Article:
Big female bodybuilders seem to transgress what is socially constructed as the „natural female beauty ideal“. In the long tradition of the modern scientific discourse they are thus constructed as unnatural, sick, ugly or as Freaks or Monsters that need to be constraint, controlled or tamed.
Female bodybuilding as a cultural phenomenon emerged according to Leslie Heywood alongside the 2nd wave feminist movement and can be regarded as a kind of feminist activism. A strategy for women to reclaim their bodies as their own. A female body that represents strength, not traditional female weakness, not defined by softness and openness but with boundaries and by hardness.
According to Heywood female bodybuilders:
“(…) take up space. Their bodies are armored. They say “I am here I do exist my outlines are fixed you can’t mess with me, mess any openness around ‘cause I’m already here and I’m saying it.” Female bodybuilders are disturbing because they stand against the abject openness associated with traditional femininity and give themselves some borders, a reality stark as stone.”(16)
What looking at pictures of big female bodybuilders show also, is that the clear-cut visual sexual difference of men as big and strong and women as small and weak is no longer possible. The myth of the oh-so natural and normal differences between men and women become apparent. What becomes clear is that women and men could and can look more alike than a lot of people are willing or wanting to see. This of course produces anxiety, especially since women are not supposed to be physically taller, stronger or bigger than men.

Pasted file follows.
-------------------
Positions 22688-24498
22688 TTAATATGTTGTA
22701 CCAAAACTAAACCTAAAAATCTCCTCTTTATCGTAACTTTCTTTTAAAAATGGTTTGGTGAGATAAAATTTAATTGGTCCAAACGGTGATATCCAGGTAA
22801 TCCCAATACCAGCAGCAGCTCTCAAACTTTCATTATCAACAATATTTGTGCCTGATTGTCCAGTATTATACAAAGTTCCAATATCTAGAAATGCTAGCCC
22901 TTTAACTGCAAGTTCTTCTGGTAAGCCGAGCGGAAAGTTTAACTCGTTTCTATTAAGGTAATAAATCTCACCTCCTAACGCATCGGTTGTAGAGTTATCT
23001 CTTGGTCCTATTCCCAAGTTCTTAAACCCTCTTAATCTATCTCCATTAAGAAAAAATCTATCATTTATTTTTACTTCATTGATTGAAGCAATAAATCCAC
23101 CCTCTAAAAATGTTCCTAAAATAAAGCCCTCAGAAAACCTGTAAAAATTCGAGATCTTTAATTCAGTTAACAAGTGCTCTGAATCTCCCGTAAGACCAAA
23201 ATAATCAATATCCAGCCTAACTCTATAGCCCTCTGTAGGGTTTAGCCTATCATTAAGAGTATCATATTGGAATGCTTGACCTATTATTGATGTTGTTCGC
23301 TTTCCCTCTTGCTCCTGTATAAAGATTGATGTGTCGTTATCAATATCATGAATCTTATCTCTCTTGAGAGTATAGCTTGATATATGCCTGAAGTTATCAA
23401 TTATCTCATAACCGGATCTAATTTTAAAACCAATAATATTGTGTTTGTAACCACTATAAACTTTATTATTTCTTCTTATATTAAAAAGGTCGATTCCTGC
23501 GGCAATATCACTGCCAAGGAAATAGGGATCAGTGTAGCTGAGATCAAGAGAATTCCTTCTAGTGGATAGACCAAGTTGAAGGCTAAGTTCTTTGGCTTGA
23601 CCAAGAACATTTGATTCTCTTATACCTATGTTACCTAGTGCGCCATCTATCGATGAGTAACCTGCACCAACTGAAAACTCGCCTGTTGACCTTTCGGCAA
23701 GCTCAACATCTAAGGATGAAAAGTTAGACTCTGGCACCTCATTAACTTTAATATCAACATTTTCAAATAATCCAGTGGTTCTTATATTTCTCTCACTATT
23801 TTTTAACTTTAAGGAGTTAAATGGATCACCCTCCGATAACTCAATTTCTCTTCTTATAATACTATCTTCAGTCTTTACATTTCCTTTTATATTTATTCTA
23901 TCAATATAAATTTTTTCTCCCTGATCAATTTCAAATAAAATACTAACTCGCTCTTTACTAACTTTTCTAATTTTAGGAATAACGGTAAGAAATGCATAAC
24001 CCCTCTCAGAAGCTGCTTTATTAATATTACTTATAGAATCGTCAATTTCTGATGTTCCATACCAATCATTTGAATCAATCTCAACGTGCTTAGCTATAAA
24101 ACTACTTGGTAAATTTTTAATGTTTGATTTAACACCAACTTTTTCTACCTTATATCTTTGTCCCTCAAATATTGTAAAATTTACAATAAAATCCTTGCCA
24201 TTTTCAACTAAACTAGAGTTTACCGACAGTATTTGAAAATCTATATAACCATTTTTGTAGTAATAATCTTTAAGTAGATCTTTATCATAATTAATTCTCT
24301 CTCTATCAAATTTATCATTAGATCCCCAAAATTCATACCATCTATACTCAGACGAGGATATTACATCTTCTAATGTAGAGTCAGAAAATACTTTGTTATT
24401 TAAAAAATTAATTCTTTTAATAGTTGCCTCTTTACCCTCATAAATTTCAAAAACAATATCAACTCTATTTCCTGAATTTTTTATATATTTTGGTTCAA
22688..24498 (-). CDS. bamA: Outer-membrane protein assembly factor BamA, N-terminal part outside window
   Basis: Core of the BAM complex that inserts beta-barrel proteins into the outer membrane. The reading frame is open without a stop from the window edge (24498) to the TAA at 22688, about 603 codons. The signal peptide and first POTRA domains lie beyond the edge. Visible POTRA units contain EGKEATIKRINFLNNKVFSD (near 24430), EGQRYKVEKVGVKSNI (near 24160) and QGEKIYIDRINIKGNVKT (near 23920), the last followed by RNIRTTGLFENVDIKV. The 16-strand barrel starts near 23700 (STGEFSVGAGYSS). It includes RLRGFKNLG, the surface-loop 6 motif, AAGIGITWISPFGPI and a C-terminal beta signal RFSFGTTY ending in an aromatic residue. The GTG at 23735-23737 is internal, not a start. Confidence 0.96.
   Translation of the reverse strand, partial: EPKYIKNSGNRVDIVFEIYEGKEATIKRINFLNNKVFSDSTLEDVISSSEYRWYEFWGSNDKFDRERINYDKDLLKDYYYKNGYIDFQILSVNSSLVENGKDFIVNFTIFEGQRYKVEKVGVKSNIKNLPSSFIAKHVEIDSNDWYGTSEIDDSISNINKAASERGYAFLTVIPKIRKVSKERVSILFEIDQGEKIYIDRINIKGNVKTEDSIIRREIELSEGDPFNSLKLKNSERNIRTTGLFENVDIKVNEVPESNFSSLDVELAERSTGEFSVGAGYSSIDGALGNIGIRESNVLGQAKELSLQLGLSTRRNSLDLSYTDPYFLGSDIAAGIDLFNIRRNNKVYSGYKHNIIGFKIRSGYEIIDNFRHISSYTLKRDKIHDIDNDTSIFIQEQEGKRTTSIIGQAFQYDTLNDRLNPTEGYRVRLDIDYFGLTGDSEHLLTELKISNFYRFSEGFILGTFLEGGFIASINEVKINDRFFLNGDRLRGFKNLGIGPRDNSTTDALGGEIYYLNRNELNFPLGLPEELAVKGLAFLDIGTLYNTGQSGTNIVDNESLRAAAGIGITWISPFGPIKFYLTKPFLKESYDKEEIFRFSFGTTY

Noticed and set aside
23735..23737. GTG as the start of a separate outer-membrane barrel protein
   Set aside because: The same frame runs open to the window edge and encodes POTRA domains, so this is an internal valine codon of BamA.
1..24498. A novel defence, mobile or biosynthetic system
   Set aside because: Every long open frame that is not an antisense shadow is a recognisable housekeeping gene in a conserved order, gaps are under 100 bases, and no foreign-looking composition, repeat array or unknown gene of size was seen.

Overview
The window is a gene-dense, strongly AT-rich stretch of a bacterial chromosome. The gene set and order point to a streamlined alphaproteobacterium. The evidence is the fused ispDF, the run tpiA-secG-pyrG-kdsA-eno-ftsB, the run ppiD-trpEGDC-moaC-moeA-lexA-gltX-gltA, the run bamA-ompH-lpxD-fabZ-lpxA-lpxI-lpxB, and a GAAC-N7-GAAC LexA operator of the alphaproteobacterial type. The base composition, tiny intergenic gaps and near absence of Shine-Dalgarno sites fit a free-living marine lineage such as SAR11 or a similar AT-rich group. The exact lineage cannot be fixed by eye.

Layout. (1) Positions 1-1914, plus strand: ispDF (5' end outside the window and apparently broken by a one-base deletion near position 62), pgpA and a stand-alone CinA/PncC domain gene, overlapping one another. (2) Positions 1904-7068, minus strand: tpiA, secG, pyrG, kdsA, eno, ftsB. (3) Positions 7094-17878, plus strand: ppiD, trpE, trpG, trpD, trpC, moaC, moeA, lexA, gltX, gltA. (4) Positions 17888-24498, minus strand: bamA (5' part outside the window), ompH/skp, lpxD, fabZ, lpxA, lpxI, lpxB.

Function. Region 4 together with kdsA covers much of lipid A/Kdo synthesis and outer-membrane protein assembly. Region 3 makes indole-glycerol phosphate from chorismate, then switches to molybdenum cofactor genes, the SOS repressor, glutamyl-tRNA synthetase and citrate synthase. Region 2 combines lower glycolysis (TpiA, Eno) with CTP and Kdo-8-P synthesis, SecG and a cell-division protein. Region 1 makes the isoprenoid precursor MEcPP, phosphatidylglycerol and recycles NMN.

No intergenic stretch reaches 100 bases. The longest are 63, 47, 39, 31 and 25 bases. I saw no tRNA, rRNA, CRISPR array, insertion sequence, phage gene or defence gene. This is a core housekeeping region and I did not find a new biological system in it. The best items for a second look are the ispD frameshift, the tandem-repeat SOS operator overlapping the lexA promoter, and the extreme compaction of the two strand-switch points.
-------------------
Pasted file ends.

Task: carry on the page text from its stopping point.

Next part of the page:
For a very short time in the 80s and 90s women in the bodybuilding subculture where allowed alongside men to try to master and transform their bodies freely and to try to become the best at it. They were allowed to buy into the American ideal of individualism: meaning the cultural belief in self-determinacy and self-transformation.
According to Heywood this all changed with the advent of the new right in the 1990s though and if we look at what has happened since then we see the insidiousness of a system of gender (women’s) oppression that adapts almost effortlessly to cultural change by reversing and appropriating the argument of the progressive left. It makes apparent how female (bodybuilding) monsters become once again tamed, constrained and controlled.
This is, according to Leslie Heywood, what happened: The fitness industry was promoted and with it the “fitness woman”, thus marginalizing female bodybuilders. Simultaneously Female bodybuilders were re-constructed as sexual objects to alleviate male anxiety and were no longer regarded as athletes and this was then legitimized as it is often done nowadays by claiming that this was their free choice.
The problem of how masculine a female bodybuilder can look without losing her femininity and how this should be judged in contest was there from the very beginning of the sport. In 1994 fitness competitions were added to the contests. This was done according to Weider to